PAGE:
Japan

Japan

Why are you learning Japanese? Vietnamese university students’ perspectives on work and life between Vietnam and Japan

This post is based on an article published in the Asian Studies Review. The full article can be read here; current ASAA financial members will be able to access the article for free if logged into the website. Why do Vietnamese university students learn the Japanese language? Until now, issues of language teaching in higher …

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Are ‘advanced’ Japanese language programs sustainable? A look at Australia, New Zealand and Singapore

Economic, strategic and cultural connections to Japan have never been stronger and more students across the breadth of our education system, primary through to tertiary, continue to be interested in studying Japanese. But what, beyond Demon Slayer and Pokemon, motivates them and how can that knowledge help universities to build effective and engaging language programs? …

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Former ASAA President honoured by Emperor of Japan

Former President of the ASAA, Emeritus Professor Purnendra Jain, has been awarded the highest Japanese honour open to an academic. In a ceremony held in Adelaide on Friday 26 March, Consul-General Shimada Junji awarded Professor Jain the Order of the Rising Sun, Gold Rays with Neck Ribbon in recognition of his “contribution to promoting academic …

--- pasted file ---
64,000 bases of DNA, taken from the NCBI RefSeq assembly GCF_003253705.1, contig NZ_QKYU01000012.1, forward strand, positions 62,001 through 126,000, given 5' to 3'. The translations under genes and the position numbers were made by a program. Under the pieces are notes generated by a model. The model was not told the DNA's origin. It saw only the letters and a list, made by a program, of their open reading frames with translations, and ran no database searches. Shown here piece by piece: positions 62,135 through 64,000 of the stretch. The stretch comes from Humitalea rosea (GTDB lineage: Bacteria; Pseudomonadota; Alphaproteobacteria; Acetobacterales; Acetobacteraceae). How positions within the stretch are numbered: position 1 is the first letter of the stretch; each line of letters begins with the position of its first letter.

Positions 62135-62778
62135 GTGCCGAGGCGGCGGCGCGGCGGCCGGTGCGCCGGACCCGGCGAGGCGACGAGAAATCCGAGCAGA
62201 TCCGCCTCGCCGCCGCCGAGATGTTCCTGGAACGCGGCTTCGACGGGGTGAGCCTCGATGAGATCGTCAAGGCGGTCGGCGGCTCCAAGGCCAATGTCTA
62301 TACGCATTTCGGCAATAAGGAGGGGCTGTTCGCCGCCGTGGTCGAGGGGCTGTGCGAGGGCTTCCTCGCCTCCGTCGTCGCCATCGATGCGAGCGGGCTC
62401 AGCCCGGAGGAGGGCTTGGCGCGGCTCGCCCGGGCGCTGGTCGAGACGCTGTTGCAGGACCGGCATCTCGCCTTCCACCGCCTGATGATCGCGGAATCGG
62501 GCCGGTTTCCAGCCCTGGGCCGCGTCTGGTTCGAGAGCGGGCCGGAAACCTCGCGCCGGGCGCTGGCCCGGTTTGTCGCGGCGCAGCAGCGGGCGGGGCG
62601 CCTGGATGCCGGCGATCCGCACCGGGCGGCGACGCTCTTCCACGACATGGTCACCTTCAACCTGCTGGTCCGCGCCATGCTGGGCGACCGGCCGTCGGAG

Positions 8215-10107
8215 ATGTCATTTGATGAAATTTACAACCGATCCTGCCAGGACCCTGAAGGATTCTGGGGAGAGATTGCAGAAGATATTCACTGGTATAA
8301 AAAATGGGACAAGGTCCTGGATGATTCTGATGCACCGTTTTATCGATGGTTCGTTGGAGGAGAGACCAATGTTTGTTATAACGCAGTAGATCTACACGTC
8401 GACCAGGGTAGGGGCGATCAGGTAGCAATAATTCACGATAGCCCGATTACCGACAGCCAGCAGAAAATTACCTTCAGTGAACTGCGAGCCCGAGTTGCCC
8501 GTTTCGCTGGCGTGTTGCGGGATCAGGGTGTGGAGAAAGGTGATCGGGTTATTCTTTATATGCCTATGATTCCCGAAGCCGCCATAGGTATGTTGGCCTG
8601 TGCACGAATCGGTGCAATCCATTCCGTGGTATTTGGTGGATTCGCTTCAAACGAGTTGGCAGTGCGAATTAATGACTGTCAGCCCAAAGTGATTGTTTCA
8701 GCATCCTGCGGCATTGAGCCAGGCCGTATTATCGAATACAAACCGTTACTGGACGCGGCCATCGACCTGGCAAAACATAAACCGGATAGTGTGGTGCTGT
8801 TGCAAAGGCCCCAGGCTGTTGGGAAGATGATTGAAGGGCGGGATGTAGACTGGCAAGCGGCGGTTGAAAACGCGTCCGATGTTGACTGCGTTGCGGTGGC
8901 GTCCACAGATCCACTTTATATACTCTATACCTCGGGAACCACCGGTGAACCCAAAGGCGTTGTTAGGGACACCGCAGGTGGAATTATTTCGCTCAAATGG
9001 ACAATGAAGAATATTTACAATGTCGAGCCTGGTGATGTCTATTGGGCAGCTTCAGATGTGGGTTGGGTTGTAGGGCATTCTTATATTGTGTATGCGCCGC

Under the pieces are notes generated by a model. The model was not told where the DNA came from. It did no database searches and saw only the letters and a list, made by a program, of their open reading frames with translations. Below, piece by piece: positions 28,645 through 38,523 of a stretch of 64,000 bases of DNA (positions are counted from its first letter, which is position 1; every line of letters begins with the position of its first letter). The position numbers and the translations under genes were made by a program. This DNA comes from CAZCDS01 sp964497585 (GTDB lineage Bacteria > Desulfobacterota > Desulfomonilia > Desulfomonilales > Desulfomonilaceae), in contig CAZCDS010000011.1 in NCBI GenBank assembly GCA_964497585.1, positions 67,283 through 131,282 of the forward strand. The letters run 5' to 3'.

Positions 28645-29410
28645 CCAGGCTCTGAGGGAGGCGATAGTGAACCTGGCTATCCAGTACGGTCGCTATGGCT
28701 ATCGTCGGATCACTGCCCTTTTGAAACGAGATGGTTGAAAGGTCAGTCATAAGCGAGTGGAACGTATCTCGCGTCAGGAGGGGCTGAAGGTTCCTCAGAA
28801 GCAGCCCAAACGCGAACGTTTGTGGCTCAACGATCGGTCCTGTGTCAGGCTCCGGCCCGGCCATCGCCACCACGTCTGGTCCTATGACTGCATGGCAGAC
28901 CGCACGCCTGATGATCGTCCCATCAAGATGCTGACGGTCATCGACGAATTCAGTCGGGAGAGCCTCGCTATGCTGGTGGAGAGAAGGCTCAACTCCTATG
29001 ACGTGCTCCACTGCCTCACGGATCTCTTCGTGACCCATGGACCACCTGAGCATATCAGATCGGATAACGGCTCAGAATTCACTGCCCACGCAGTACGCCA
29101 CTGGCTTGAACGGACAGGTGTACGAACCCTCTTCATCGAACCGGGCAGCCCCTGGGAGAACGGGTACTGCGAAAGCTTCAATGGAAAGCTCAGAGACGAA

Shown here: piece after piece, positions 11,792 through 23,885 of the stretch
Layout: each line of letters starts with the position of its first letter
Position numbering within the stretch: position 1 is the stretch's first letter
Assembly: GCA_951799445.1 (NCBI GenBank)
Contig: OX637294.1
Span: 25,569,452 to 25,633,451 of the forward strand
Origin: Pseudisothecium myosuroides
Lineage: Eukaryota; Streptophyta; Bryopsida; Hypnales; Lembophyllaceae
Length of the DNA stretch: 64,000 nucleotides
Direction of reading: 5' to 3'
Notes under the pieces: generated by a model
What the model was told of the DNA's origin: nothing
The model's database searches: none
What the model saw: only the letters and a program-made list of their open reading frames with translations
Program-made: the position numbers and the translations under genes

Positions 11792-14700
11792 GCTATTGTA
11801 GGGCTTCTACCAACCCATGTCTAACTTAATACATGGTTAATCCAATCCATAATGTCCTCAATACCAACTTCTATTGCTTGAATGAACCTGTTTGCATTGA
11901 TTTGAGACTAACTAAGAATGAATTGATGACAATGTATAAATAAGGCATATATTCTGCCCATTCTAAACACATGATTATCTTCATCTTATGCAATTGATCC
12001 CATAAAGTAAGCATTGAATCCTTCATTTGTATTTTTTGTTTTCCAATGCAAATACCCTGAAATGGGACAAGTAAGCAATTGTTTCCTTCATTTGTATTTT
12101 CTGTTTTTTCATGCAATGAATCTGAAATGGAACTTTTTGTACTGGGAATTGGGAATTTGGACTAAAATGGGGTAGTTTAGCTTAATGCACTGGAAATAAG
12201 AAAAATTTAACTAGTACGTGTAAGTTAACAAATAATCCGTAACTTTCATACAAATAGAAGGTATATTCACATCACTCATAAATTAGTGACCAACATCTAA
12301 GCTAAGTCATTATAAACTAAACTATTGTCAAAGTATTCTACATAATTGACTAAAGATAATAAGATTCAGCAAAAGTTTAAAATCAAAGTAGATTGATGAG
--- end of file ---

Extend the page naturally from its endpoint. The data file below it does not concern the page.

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The current state of Japanese Studies in Australia in 2020

Rebecca Suter, ASAA Japan liaison Japanese language and culture courses are offered in more than 20 universities in Australia. Some universities only offer a few language classes, but several universities including UWA, ANU, University of Sydney, UNSW, Melbourne, Monash have dedicated programs with eight-ten continuing staff members, supplemented by several casual teachers; they offer full …

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Interview with Judge Hayato Aoki, Numazu Branch, Shizuoka District Court

Judge Hayato Aoki speaks to A/Professor Stacey Steele about recent developments in Japanese detention and bail processes. Judge Aoki was a Visiting Research Scholar at Melbourne Law School from June 2018 to June 2019. SS: Judge Aoki thank you for agreeing to share your reflections about the Japanese criminal justice system. It has been a …

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